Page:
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187th Fighter Wing deploys the 100th Fighter Squadron

An F-16 Fighting Falcon from the 100th Fighter Squadron arrives at the 407th Air Expeditionary Group in Southwest Asia, Oct. 16, 2017. In an air combat role, the F-16's maneuverability and combat radius exceed that of all potential threat fighter aircraft. It can locate targets in all weather conditions and detect low flying aircraft in radar ground clutter. (U.S. Air Force photo by Staff Sgt. Sean Martin/Released)

An F-16 Fighting Falcon from the 100th Fighter Squadron arrives at the 407th Air Expeditionary Group in Southwest Asia, Oct. 16, 2017. In an air combat role, the F-16's maneuverability and combat radius exceed that of all potential threat fighter aircraft. It can locate targets in all weather conditions and detect low flying aircraft in radar ground clutter. (U.S. Air Force photo by Staff Sgt. Sean Martin/Released)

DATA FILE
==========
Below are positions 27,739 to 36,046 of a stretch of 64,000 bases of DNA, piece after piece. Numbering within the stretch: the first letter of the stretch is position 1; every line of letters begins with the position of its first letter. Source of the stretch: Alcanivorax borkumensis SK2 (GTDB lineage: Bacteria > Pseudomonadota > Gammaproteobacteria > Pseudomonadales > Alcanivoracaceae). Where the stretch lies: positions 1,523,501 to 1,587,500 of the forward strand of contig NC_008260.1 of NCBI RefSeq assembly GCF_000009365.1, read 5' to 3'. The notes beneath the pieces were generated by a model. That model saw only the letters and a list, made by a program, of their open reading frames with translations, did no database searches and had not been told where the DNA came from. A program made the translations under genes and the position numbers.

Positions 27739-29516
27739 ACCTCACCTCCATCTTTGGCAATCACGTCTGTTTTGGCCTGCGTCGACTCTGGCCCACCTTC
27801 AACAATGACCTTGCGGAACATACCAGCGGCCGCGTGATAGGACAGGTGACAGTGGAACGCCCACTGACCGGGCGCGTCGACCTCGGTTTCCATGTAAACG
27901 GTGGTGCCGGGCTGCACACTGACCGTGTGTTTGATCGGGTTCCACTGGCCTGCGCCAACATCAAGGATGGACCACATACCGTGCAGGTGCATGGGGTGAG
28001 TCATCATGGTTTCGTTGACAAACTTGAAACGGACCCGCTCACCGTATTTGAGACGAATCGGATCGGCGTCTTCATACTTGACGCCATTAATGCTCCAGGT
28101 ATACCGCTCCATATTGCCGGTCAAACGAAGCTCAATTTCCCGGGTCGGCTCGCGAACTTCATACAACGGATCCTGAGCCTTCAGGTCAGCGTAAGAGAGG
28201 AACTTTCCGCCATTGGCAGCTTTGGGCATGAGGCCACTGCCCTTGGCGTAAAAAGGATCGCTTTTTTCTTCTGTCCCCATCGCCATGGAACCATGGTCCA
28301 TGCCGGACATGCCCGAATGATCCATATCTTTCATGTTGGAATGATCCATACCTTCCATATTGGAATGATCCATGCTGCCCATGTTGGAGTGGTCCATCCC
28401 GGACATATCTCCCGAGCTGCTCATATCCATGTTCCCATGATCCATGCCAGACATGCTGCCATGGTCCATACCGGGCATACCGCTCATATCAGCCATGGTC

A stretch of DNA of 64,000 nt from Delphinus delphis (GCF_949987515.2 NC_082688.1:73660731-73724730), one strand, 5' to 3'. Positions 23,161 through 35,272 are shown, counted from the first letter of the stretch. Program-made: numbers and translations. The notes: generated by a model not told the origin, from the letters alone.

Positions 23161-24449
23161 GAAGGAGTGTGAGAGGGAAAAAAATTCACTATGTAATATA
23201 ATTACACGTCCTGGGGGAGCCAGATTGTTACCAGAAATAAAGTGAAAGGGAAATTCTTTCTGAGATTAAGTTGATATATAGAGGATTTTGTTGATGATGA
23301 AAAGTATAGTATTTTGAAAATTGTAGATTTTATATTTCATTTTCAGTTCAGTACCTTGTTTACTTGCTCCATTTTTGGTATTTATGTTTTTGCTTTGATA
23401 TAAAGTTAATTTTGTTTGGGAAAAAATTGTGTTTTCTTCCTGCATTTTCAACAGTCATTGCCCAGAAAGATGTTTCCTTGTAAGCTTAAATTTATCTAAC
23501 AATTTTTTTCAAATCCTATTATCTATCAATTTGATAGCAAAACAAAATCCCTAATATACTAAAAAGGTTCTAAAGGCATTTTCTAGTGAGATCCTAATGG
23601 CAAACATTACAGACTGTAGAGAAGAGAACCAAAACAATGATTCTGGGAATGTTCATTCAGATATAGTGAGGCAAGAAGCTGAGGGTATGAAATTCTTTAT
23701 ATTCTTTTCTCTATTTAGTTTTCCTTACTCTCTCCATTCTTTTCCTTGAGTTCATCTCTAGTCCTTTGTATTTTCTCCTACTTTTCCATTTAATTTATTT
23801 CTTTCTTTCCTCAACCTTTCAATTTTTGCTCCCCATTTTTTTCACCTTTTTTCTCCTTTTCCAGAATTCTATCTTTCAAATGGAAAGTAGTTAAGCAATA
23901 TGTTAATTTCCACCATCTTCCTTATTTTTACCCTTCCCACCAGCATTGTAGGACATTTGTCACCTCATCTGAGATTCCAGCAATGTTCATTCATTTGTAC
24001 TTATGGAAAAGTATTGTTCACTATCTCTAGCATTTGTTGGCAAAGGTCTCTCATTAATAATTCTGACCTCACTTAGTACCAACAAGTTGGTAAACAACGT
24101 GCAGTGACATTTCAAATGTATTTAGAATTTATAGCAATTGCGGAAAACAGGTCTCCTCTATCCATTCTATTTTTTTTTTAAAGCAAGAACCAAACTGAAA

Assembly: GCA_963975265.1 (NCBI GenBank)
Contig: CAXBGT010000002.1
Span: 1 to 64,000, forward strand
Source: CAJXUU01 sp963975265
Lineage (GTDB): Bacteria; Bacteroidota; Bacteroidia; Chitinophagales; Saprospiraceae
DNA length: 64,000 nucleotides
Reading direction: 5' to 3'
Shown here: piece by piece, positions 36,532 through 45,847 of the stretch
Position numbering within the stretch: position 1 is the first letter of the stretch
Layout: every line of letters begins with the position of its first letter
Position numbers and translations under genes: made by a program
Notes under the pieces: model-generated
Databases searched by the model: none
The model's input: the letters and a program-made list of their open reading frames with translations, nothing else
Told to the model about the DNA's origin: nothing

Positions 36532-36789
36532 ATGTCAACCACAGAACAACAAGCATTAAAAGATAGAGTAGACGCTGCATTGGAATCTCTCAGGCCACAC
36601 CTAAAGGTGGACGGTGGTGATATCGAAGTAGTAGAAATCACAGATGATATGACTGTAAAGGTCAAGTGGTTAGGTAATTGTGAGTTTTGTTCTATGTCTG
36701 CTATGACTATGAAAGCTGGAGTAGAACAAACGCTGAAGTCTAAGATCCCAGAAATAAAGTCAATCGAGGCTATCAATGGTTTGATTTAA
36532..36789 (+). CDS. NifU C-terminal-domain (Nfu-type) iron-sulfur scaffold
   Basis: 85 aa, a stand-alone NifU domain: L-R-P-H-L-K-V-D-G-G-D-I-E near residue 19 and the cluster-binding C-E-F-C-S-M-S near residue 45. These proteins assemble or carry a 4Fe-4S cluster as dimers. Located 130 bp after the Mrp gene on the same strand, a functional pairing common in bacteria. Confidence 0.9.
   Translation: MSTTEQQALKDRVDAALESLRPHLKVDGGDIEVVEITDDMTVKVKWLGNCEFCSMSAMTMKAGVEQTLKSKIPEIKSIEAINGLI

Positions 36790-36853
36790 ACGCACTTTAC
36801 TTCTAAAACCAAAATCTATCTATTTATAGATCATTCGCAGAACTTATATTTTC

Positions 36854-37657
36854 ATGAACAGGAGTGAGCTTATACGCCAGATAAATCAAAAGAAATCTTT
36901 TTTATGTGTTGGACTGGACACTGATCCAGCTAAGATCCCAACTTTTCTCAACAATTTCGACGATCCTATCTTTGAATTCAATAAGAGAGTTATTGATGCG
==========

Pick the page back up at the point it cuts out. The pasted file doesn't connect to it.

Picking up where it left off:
U.S. Air Force Tech. Sgt. J.C. Baxley, 100th Fighter Squadron crew chief, performs a pre flight inspection on an F-16 Fighting Falcon at the 407th Air Expeditionary Group in Southwest Asia, Oct. 18, 2017. Aircraft Maintenance is responsible for generation of assigned aircraft. Aircraft generation is the cumulative effort required to service, inspect, maintain, launch, and recover assigned aircraft. (U.S. Air Force photo by Staff Sgt. Sean Martin/Released)